Standing at attention at the passing of a procession honoring her dead father, Paul Besaw’s 5-year-old daughter Allison raised her right hand and sharply saluted Thursday afternoon at the entrance to Christ Fellowhip.
“(Allison) has a strong sense of pride. Her dad was a paramedic, so she had lots of exposure to law enforcement. And she loved her dad so much,” said Brett Witherspoon, whose sister Dawn was married to Besaw for 10 years before he and fellow medical technician Lahiri Garcia, 51, were killed in a vehicle crash June 1 on Indiantown Road west of Military Trail at Philadephia Drive in Jupiter.
The dramatic moment — conjuring up memories of 3-year-old John F. Kennedy Jr. saluting the casket of his slain father — took place on Northlake Boulevard as about 600 people filled the hall to celebrate the lives of the two medical technicians who differed in personality but were united in their commitment to help others.
“They were totally unalike,” said Thomas McEntee, regional chief executive officer for American Medical Response. “Lahiri (Garcia) had this thick Dominican accent. He was gregarious and outgoing. Paul (Besaw) was quiet, introspective. They were different, but they had a compatible partnership.”
Garcia, a 23-year employee who lived in Port St. Lucie, was a critical care supervisor. Besaw, a 17-year employee who lived in Weston, was a critical care paramedic and supervisor, according to AMR. Besaw was 36 years old.
Jupiter police have not released the name of the driver of the other vehicle involved in the crash, saying the case remains under investigation.
Family members clutching hands, state medical personnel and local fire-rescue workers wearing pressed black informs and spit-shined shoes filled the hall on the south side of Northlake Boulevard for the Celebration of Life ceremony.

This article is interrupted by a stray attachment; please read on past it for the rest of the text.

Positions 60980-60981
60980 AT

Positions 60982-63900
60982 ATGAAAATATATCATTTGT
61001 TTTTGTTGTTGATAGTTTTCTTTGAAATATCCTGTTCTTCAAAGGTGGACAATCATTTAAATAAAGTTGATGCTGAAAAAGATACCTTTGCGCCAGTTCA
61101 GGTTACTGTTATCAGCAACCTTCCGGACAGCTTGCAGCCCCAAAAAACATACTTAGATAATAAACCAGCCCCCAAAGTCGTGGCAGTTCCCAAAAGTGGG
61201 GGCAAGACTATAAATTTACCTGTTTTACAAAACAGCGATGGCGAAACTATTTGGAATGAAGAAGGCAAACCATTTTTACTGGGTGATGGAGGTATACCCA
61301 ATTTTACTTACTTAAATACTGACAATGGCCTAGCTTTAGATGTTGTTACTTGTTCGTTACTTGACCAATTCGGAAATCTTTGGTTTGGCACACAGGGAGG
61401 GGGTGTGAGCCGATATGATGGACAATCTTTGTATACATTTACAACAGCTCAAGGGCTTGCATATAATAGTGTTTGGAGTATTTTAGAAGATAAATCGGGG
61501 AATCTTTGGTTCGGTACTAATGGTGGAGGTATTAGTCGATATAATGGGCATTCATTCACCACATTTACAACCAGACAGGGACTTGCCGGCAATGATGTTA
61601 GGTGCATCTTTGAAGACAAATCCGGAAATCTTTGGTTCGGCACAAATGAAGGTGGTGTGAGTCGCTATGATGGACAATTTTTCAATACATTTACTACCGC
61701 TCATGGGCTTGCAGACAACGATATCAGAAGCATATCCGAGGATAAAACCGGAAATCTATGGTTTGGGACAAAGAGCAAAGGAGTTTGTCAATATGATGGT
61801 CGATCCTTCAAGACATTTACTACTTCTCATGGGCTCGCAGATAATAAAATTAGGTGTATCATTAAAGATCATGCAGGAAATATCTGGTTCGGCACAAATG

Led by Palm Beach County Sheriff Office motorcycle officers, the procession of about 65 ambulances and rescue vehicles from Lee, Sumter, Hillsborough and many other Florida counties left AMR headquarters off Central Boulevard in Jupiter for Christ Fellowship about 9 a.m.
Black tape stretched over their badges, many of the 200 medical technicians had fond memories of Garcia and Besaw.
“No matter how tough a day was, he always had a smile. You don’t forget people like that,” said Mike Musaccio, a paramedic from Lee County.
Garcia and Besaw were stationed at the 129-resident Courtyard Gardens assisted living facility. They often voluntarily helped the residents, said Mary Murphy, executive director at the center.
“They were always upbeat and positive. They would always stop and talk to the residents. It wasn’t part of their job. They did it anyway,” said Murphy.
Bagpipes played as family members entered the Christ Fellowship hall. Big photos of smiling Garcia and Besaw with their families were on display. Bouquets of red, white and orange roses were on the stage.
The U.S. Honor Flag was folded and on an easel. Starting in 2007, the flag has traveled over 7 million miles to honor Americans in the military, police, fire departments and medical services killed while on duty. The flag’s last stop was for a South Carolina sheriff’s deputy, said Cynthia Cohn, the chief of staff of the non-profit organization.
“The flag is displayed for American heroes,” said Cohn.
Besaw’s wife Dawn sat in the front with daughter Allison. Garcia’s wife Julie sat nearby with three of their four children.
Speakers took turns talking about the long hours paramedics spend away from their families. Medical workers develop a deep camaraderie as they face daily emergencies. Losing a fellow paramedic is losing a piece of the family fabric, McEntee told the audience.
“Now, there is a tear in that fabric. It will mend. But we will always be able to point to where the tear was,” he said.
Garcia and Besaw had just dropped off a patient at Jupiter Medical Center before the June 1 collision on Indiantown Road. Officials at JMC have made a plaque and plan to name the Emergency Medical Services lounge after the two men.
“These men were dedicated paramedics. We plan on holding a ceremony and inviting the families,” said Fred Mollica, JMC director of community services.